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By Howard Wheeldon, Senior Strategist at BGC Partners

07 Mar 11. It is becoming increasingly clear that no matter how much pressure is brought to bear in terms of the SDSR plan to slash spending on defence that the Coalition Government is not for turning. By now you have heard it all, read it all and as each day goes by from now on you will see it all too – an absolute disaster unfolding before your very eyes. I have sadly already seen it too. Returning to the Royal Navy dockyard at Devonport last Thursday following a hugely rewarding three day period aboard Type 23 frigate HMS St Albans and that included a day on board the Type 45 Destroyer HMS Dauntless too I was to catch sight of the prematurely decommissioned frigate HMS Chatham [one of four Type 22 frigates that will as a direct result of SDSR all be retired by the end of April this year] being stripped of its stores and weapons. Having made comment on how both the Royal Navy and Royal Air Force proved their respective worth in Libya only last week I will not repeat myself but it goes without saying that I along with many others of sound mind regret the reckless manner in which UK defence capability is being ditched. Is the government listening to the many voices expressing concern that SDSR cuts are going too deep and too far? In a word the answer is no and with both the Cabinet Office and HM Treasury at opposite with some of those charged with the direct and specific responsibility for managing defence it seems that no matter how loud the cries of anguish over cuts yet become that unless there is some kind of change in the overall public attitude and mood to defence I fear all pleas to David Cameron to think again on some defence cuts will for now fall on deaf ears.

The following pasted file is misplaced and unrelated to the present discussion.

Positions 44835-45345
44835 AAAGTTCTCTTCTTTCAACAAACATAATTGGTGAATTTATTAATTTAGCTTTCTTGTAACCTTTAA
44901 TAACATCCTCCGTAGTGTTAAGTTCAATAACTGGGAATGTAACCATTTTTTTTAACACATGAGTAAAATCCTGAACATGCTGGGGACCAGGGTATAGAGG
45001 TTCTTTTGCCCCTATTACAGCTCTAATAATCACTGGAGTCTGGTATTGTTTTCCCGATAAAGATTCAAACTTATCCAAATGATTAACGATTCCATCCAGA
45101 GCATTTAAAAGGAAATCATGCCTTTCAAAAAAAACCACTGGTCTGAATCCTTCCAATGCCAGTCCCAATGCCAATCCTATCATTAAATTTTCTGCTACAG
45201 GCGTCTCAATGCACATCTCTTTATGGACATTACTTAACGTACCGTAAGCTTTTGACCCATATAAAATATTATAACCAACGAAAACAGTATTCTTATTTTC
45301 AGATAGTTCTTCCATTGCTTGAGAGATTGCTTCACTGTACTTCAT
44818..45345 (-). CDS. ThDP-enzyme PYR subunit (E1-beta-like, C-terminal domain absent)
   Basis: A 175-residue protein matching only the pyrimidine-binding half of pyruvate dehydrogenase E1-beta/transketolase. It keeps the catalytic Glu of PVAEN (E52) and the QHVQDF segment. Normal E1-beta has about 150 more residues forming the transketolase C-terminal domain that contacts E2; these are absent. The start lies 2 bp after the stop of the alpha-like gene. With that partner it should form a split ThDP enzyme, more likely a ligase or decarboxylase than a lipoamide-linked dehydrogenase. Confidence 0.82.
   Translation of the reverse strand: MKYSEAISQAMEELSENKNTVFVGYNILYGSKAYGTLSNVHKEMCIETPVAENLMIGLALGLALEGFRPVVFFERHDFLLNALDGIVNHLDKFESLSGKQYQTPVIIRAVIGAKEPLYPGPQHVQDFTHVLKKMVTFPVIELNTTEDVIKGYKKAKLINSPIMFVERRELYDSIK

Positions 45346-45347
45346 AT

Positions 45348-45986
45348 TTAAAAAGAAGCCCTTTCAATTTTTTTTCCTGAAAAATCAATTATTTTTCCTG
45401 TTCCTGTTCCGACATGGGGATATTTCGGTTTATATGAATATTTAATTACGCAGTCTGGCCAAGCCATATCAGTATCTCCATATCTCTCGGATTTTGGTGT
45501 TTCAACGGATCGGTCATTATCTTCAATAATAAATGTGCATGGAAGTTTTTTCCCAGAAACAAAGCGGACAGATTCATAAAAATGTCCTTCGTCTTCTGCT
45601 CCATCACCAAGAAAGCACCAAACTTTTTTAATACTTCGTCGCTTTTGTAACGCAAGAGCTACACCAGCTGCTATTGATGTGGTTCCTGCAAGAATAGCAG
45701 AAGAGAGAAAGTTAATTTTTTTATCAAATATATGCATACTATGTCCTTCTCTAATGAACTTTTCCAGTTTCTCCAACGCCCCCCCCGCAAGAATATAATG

It has not been my nature over the past ten months to criticise the Prime Minister so believe me when I say that I dislike doing so now. But in all honesty I can no longer hide my disappointment that whilst being very fully aware of the scale of the inherited deficit and debt problem that the Coalition Government needs to resolve we are in my view ignoring some of the most central requirements and responsibilities that a responsible government should have in terms of national defence together with the burden of international responsibility that of necessity we much carry. Moreover that I fret that the government strategy toward defence is motivated on a desire to move in the direction of public opinion. Whilst it is true that countless dozens of politicians, former defence chiefs, many other former and maybe still serving senior officers together with the many defence specialist and specialist press have taken a similarly negative view over cuts to that of myself the public has remained diffident on the whole issue of defence.

To some extent public diffidence toward the central issue of defence cuts may be understandable by virtue of what they constantly see in relation to proposed cuts in other areas that they see on TV screens, hear on radio and read in the press every day. The point is that in the public eye if cuts are being made to other services then as far as they are concerned defence must take its share of the pain. Maybe so but surely there are many other connotations to consider in terms of defence? More anon on that point but the point is to recognise that if the public is going in a specific direction then that is the way the prime minister will go.

To those of you that like myself believe passionately that defence should be the prime mover for any government the message is grim – this government isn’t for turning on matters of defence cuts. That will not stop the drums of common sense from being continually sounded but as we attack those in high office that we may feel are mainly responsible for the current unacceptable position we should take care to realise that it was the forebears of this government that created the overall

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